Eye contact (or lack thereof) is communication. But it’s not the kind of communication that most people assume. If I’m staring off to the side while you’re talking to me, that’s a sign I’m intensely concentrating on what you’re saying. And if I’m making intentional intermittent eye contact? I’m more focused on “passing” to avoid looking odd than I am on listening to what you’re saying.

listening

And that’s just one simple example of how using a neurotypical “dictionary” to interpret autistic behavior and body language can lead to chronic miscommunication. Understanding that behavior is communication is a good first step. But it’s not enough to look at autistic behavior and guess, based on neurotypical experience, reasoning and cultural norms, what that behavior means or doesn’t mean.

Only through accurate translation of autistic behavior can real communication occur.

For that to happen, autistic individuals–including autistic children–need to be allowed to communicate a broad range of messages in the ways that are natural for them. Forcing a child to make eye contact or to stop flapping is the equivalent of forcing them to speak a foreign language. It’s telling them that if they want to use behavior to communicate more than distress, they’ll have to speak another language because theirs is substandard and the people around them can’t be bothered to learn it.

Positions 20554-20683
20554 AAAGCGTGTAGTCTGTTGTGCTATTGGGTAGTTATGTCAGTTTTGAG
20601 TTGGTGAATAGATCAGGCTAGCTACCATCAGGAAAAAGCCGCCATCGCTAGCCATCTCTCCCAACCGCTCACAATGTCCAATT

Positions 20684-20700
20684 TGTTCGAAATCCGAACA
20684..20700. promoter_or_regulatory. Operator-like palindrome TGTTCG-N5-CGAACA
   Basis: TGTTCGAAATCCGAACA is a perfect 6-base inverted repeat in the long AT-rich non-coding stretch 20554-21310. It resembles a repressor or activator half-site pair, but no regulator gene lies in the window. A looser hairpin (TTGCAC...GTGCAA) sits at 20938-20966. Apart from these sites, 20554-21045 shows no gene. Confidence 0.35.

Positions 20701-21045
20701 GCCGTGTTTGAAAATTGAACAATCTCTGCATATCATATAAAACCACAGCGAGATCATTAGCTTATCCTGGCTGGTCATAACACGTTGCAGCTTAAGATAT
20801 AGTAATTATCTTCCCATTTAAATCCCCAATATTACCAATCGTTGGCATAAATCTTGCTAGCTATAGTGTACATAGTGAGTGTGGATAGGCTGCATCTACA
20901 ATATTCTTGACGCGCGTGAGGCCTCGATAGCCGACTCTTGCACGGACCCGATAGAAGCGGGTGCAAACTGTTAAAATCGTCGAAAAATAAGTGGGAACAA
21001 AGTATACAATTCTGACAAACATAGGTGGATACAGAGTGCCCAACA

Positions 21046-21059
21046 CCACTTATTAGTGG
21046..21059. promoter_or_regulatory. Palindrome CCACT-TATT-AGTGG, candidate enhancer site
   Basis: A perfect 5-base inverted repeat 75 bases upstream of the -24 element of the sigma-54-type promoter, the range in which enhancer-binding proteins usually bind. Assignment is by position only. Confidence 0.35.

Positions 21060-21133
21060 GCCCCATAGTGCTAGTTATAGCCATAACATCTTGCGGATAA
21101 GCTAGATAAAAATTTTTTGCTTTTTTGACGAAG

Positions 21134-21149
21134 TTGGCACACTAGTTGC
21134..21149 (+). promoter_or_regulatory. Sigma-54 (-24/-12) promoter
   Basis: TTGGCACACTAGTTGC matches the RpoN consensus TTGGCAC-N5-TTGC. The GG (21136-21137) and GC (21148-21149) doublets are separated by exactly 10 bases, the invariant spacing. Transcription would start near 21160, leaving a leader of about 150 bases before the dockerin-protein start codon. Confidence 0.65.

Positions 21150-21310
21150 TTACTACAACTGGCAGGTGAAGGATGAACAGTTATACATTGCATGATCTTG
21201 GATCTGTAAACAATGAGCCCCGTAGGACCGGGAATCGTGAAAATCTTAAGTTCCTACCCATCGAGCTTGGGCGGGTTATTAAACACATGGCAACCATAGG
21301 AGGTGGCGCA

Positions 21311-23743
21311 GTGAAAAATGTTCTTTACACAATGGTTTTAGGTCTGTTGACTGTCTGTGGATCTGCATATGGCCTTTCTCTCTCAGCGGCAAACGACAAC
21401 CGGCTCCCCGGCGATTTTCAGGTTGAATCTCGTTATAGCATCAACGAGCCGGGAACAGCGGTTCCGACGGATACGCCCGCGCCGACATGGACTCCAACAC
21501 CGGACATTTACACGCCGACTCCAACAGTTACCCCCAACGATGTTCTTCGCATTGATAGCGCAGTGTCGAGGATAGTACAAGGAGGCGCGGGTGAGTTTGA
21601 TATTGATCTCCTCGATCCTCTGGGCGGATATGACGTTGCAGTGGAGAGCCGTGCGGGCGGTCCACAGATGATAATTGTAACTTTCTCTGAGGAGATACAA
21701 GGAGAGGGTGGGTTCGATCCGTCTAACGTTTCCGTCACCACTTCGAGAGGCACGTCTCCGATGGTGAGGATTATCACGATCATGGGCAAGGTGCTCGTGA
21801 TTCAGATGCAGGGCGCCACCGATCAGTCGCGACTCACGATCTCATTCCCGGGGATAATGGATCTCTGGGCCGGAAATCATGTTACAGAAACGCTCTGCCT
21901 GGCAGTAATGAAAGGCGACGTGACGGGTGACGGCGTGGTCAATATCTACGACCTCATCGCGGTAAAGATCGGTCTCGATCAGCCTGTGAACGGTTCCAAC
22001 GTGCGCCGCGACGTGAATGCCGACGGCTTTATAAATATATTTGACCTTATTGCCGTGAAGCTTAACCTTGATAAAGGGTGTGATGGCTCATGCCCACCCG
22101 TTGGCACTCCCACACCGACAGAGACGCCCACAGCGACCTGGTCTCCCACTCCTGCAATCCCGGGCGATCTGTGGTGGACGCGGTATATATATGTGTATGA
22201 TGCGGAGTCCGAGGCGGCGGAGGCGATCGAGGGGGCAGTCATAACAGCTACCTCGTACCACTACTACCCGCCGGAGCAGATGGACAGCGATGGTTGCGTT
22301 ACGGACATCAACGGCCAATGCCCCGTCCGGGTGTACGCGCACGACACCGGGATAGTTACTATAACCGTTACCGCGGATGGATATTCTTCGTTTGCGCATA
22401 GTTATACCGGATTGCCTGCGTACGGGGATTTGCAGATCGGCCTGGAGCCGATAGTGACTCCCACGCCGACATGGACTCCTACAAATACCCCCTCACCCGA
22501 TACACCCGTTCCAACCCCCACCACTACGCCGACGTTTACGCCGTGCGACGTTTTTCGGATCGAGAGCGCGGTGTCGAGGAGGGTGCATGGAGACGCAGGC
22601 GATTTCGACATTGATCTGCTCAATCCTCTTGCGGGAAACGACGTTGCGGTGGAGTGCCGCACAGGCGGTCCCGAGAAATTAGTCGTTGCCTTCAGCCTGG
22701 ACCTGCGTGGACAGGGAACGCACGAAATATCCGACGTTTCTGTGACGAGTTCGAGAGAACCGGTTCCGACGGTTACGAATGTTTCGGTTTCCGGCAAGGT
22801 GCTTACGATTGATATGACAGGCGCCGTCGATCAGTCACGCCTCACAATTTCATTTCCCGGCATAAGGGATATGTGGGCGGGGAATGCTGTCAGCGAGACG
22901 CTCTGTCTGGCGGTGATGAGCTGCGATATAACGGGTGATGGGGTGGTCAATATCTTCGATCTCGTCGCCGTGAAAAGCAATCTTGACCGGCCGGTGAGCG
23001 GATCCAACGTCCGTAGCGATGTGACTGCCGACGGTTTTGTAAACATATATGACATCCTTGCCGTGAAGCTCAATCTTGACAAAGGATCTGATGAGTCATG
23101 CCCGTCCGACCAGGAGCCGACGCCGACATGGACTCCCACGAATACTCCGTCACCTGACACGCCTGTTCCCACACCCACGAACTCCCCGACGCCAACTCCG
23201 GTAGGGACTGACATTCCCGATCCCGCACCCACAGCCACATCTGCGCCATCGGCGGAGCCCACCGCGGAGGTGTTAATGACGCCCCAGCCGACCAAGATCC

“Behavior is communication” has to apply to more than just a small subset of behaviors or it’s no better than “quiet hands” masquerading as acceptance.

This post is part of the 2014 Autism Positivity Flash Blog happening today

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97 comments

    • musingsofanaspie

      Exactly! There is no one size fits all interpretation of a particular stim. It takes time to learn any person’s body language and nonverbal communication, autistic people included.

    • PurplesShade

      I really appreciate this thought. Thank you for putting it so succinctly Emma.
      There’s so many people and sites say “hand-flapping” or shaking, is an expression of joy, and speak about that like that’s exclusively what it is.
      When I was little, I used to shake my hands vigorously when I was overwhelmed, or upset. While I also did that when I was enjoying something so much I needed a moment, and movement, to help collect my thoughts, this was less common than when I was upset.

      While I don’t know if I’m autistic or not for sure, I had been counting my different variety of hand-expressions as a mark against it, an example of me just being weird or broken maybe. It’s nice to think that I can drop that separation, and even if I’m not autistic that it is just a variation in human expression, not that there’s wrong with me for not having the same expression as others.

      • musingsofanaspie

        Yes! Even among autistic people there is a lot of variation in nonverbal expression. My flapping is almost always a sign of upsrt or panic and I was confused at first to see so many references to happy flapping.

  1. EA